THE fourth Ashes Test match begins today. It promises to be a Titanic struggle between two mighty, unmovable sides, each flawed, but each determined to win through for their country.

People will be following it in all manner of modern ways: silently following a ball by ball, minute by minute blog; constantly getting updates on their phones showing them videoclips of the most exciting bits of action – a six from Stokes or a smash on the head for Smith.

And so it was yesterday, with a day of Parliamentary drama unfolding in the most incredible of fashions taking Britain to the brink of an election as it plumbs the depths of this national crisis.

There were some amazing moments: the cold fury of Philip Hammond, previously the most boring of politicians, as he laid into Boris Johnson; the Daily Telegraph, the most hard Brexit paper of them all, revealing that Mr Johnson’s negotiations with the EU were “a sham”; Labour claiming that the Government was stockpiling bodybags because it knew there would be an increase in deaths following a no-deal Brexit.

Just like bespectacled tailender Jack Leach scoring a single in the last Test, so a clip of a single MP taking his seat on the wrong bench was a clip of must-see video: Tory MP Phillip Lee defecting to the LibDem side of the House as Boris Johnson was talking wiping out the Prime Minister’s majority.

There was some extraordinary sledging. Sir Oliver Letwin, a former Conservative Cabinet member, turned on the Conservative Prime Minister, and in a wise-sounding speech said: "The Prime Minister is much in the position of someone standing on one side of the canyon shouting to people on the other side of the canyon that if they do not do as he wishes he will thrown himself into the abyss. That is not a credible negotiating strategy.”

In turn, Jacob Rees-Mogg turned on Sir Oliver, saying there was “stunning arrogance” in his opinion. Mr Rees-Mogg is a wicketkeeper-turned-poacher if there ever was one, as he led the Tory backbenchers in disloyally inflicting the most embarrassing of defeats on the previous Tory Prime Minister but is now prepared to inflict end the career of any Conservative who dared to vote against him. At the Despatch Box, he was smashing all the bowling out of the ground with a withering put-down of the preening Speaker John Bercow.

"It would be wrong to question your impartiality," he said, questioning the legality of Mr Bercow even allowing yesterday’s play to take place. "But like with the umpires at Edgbaston [in the last Test] who saw eight of their decisions overturned, accepting impartiality is not the same as accepting their infallibility.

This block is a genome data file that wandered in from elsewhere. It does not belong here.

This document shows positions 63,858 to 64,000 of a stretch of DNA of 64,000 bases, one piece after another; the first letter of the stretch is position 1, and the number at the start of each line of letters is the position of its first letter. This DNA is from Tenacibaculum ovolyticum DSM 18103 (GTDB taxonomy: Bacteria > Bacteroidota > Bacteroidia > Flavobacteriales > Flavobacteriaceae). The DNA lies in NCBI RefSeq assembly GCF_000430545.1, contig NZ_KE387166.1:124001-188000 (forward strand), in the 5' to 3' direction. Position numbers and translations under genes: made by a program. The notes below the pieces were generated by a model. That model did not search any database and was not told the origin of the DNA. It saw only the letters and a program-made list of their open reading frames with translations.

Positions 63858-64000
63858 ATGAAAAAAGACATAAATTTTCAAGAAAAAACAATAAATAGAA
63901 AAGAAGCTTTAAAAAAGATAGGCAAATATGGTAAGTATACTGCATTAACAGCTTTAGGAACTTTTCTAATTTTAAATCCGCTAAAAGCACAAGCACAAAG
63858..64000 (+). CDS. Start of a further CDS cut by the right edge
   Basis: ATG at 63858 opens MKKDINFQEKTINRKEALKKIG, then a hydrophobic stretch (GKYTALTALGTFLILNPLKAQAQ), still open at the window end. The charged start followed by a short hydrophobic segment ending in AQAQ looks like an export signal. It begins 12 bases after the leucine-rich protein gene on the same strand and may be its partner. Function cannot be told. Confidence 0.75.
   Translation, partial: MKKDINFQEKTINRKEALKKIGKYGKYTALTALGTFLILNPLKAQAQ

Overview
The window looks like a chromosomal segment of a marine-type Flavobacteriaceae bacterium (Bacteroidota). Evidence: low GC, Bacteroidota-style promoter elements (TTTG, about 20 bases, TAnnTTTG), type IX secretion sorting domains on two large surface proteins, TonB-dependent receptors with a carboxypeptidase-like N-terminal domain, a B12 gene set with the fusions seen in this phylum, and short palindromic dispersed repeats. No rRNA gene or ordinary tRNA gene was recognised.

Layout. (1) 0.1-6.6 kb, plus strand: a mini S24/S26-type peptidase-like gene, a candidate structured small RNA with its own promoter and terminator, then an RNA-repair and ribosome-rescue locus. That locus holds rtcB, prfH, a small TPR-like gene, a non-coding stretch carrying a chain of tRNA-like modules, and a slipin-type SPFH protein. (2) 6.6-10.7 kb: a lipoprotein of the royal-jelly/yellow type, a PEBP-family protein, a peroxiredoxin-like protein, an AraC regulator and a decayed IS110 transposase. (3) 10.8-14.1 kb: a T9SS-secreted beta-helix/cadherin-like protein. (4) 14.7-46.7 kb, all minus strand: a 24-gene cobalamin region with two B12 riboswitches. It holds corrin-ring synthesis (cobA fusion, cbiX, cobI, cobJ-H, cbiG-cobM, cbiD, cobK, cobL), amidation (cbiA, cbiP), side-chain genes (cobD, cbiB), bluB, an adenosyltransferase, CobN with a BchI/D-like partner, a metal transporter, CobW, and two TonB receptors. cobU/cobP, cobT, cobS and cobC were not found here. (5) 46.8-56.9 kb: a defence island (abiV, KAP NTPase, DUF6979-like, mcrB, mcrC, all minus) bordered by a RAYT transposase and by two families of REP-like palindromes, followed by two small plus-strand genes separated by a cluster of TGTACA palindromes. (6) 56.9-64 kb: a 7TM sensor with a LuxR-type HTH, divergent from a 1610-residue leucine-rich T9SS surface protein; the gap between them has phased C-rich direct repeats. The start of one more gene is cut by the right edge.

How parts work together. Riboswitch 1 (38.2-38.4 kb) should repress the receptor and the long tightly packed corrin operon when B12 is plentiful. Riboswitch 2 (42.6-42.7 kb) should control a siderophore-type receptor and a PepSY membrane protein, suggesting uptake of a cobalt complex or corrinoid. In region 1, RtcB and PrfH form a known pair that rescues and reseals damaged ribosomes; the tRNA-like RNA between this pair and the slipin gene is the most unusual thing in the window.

At the end of yesterday’s play, enough Tory rebels were prepared to go into the opposition’s changing room and inflict defeat on Mr Johnson. Just as cricket is a game of historic statistics, so is politics: the last Prime Minister to be defeated on his first vote in the Commons was Pitt the Younger in 1793. This was historic: the 20-plus Tory rebels including former Cabinet members, former Chancellors of the Exchequer, MPs with 40-plus years service, even Winston Churchill’s grandson all ruthlessly kicked out of the party.

The vote means MPs will take control of the Parliamentary agenda in today’s second day’s play. As they had the numbers last night, it seems that they will have the numbers today to get their main Bill through the Commons effectively blocking no-deal and extending the agony of Brexit.

But what tactics will be employed in today’s play? Even though Labour has spent the last two years calling for an immediate election, they will not vote for one unless Mr Johnson rules out a no-deal exit.

Labour suddenly sees Mr Johnson’s move towards a poll as a Tory trap which could enable Britain to leave without a deal. They don’t even trust Mr Johnson to play the election date with a straight bat, fearing he could move the day of the poll when Parliament is prorogued.

Labour’s opposition to an election is a colossal U-turn, prompted partly by their fear that they might find it hard to retain their traditional heartland seats, such as those in the North-East where the leave vote is strongest.

But it does paint Mr Johnson into a difficult corner; it would leave him stumped, potentially trapped in No 10, powerless to leave without a deal and yet unable to strike a deal.

His short premiership has been noted for its irregular cunning – he has shown himself prepared to tamper with the ball. So will he now arrange for the Bill to be talked out in the Lords? Will he persuade the Queen not to give it her Royal Assent? Could he call a vote of no-confidence in his own Government and vote against himself just to give himself a way out?

These are drastic measures, but we now live in drastic times. Today in Westminster promises to be even more unpredictable than today at Old Trafford – but cricket is only a game whereas politics has such far reaching consequences that how we get out of this mess will shape our country for perhaps decades to come.